drug use by state

The good folks at WalletHub have put together a state-by-state study of drug use. It's called, fittingly, Drug Use by State. And the results may floor you.

DRUG USE BY STATE: THE HIGHLIGHTS

WalletHub's Drug Use by State study coincides with Substance Abuse and Mental Health Services Administration's National Prevention Week. And like NPW, it's intended to raise awareness of our country's addiction problem. Unlike SAMHSA's annual effort, however, the results identify problem areas. Then again, with more and more Americans using and abusing -- and even dying from -- opioids, cocaine and meth, problem areas desperately need to be identified.

WalletHub's study compares the 50 states and the District of Columbia in terms of 22 key metrics, ranging from arrest and overdose rates to opioid prescriptions and employee drug testing laws.

Here are a few of the highlights:

States with the Biggest Drug Problems

  • 1. District of Columbia
  • 2. Michigan
  • 3. Missouri
  • 4. West Virginia
  • 5. Indiana
  • 6. Arkansas
  • 7. New Hampshire
  • 8. Kentucky
  • 9. Colorado
  • 10 New Mexico
  • Some Key Takeaways:

    Alabama leads the nation in per capita retail opioid pain reliever prescriptions. (107 per 100 residents) And while there are only 29 prescriptions written for every 100 District of Columbia residents, that hasn't stopped DC from ranking #1 in drug use and addiction.

    West Virginia has 57.80 drug overdose deaths per 100,000 residents. That's 7.1 times more than in Nebraska, which has the fewest at 8.10 per 100,000 residents.

    Rhode Island has the highest share of teens who used illicit drugs in the past month. (11.81 percent) That's 1.9 times higher than in Utah, which has the lowest. (6.10 percent)

    Oregon has the highest share of adults who used illicit drugs in the past month. (21.74 percent) That is 2.8 times higher than in North Dakota, which has the lowest. (7.81 percent)

    HOW DOES YOUR STATE RATE?

    DC's #1 ranking may surprise some. And Colorado's #9 ranking may surprise others. But the biggest surprise might be Maine and Massachusetts not cracking the Top 10. Both state have had extensive -- and extensively chronicled -- drug problems. And both states have made incredible inroads in addressing those problems. In fact, Massachusetts ranks 47th in fewest opioid prescriptions.)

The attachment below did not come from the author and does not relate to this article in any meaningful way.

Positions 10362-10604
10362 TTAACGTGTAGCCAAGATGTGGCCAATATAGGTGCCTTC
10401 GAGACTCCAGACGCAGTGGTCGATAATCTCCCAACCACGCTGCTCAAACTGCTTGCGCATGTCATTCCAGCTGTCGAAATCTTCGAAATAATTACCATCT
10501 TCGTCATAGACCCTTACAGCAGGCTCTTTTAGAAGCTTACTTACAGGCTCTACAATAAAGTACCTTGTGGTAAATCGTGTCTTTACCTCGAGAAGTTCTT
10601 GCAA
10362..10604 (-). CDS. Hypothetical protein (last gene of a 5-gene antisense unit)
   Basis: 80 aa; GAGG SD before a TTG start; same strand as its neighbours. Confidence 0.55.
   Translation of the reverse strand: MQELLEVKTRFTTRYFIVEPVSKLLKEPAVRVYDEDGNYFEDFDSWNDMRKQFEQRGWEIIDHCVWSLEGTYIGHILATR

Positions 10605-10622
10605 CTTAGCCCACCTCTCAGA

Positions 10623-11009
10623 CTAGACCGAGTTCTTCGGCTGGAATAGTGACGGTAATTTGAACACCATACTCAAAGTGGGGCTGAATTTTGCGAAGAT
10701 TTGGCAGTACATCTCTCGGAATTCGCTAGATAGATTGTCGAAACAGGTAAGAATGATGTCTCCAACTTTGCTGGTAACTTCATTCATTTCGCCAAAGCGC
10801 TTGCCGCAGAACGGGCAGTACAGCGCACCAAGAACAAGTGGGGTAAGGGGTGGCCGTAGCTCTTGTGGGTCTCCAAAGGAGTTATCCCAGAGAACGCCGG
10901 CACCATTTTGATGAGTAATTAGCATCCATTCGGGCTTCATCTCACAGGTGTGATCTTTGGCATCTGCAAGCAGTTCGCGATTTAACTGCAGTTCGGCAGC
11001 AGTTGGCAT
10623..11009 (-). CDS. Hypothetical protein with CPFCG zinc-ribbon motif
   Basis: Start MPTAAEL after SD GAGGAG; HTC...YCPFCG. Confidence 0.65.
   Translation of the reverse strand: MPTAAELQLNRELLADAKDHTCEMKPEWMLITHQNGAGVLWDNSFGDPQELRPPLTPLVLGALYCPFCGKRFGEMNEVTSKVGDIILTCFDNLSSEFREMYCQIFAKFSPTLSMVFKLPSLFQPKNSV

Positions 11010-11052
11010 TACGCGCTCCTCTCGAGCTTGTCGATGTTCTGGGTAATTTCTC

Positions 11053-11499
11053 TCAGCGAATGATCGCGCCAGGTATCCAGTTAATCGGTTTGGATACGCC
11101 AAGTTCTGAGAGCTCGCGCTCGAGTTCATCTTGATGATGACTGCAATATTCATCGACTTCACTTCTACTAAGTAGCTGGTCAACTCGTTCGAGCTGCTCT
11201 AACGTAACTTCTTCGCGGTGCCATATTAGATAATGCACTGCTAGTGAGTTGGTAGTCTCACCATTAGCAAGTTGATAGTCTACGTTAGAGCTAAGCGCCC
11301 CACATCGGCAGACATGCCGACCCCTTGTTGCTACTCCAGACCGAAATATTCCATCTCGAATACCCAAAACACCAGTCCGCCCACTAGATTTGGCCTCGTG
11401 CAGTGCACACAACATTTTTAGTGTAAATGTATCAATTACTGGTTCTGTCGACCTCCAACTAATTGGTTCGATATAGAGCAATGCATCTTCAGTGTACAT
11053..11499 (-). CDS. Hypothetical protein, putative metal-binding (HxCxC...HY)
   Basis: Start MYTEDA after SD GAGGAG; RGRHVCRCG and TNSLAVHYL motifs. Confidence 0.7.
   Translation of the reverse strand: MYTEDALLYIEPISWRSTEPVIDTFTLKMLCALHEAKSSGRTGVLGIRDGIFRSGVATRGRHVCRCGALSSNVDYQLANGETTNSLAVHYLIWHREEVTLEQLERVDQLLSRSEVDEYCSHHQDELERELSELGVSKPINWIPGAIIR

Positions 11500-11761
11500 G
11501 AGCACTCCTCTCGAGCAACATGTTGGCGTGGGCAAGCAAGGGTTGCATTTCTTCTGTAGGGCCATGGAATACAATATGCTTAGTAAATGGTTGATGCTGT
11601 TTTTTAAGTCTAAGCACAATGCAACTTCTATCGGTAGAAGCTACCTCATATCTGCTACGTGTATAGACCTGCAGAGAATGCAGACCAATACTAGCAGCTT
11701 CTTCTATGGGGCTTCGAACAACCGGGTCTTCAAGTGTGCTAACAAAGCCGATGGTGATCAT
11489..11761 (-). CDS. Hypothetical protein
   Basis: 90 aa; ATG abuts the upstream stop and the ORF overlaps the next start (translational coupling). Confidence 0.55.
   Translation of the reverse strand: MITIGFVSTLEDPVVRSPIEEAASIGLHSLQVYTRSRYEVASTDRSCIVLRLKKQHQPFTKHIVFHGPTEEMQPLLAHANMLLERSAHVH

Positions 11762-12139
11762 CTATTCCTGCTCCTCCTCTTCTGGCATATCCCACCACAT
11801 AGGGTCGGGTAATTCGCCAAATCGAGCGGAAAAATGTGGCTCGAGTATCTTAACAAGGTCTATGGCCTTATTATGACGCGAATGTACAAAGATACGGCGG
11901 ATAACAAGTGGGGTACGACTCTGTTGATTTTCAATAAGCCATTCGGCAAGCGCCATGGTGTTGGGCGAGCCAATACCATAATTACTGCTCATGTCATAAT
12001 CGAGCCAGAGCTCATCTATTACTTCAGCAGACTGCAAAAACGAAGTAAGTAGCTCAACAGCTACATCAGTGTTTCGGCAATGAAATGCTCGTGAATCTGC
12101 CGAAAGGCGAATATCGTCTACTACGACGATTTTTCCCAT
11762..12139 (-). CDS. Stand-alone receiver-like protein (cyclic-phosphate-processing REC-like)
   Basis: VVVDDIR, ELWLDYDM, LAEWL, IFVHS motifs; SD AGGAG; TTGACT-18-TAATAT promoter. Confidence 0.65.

The rest of the top 10 highest rankings are just about what everyone would expect. The Midwest is significantly beset. (Michigan, Missouri and Indiana comes in at numbers 2, 3 and 5.) So is the South. (West Virginia #4; Arkansas #6; Kentucky #8.) New Mexico's #10 placement is likely largely a result of the state's proximity to the Mexican drug trade.

    How does your state rate? Is it high in teenage or adult drug use? Low in per capita drug arrests? High in opioid prescriptions? Low in treatment-needing adults? WalletHub's Drug Use by State study will fill you in on all that -- and then some.

    DRUG USE BY STATE: THE RESULTS

    Recovery Boot Camp applauds WalletHub for its extensive study of Drug Use By State. The more we as a people can track drug use and addiction, the better our understanding of the problem will be. And the more we'll be able to get help to those most in need.

    We're especially heartened to see Florida has dropped to 36th on the rankings. Granted, our state's good showing is partly attributed to its large population (witness Texas at #37 and California at #41). Yet surely our emphasis on effective addiction treatment has contributed largely to our increasingly good standing.

    Recovery Boot Camp is proud to be one of Florida's most effective addiction treatment providers. We're proud to successfully treat Floridians. We're also proud to successfully help those who come to Florida for treatment. And while some aspects of WalletHub's Drug Use by State study are indeed alarming, the numbers are going down across the country. And they'll continue to go down so long as good folks like WalletHub keep studying the problem, and places like RBC exist to help those in need.

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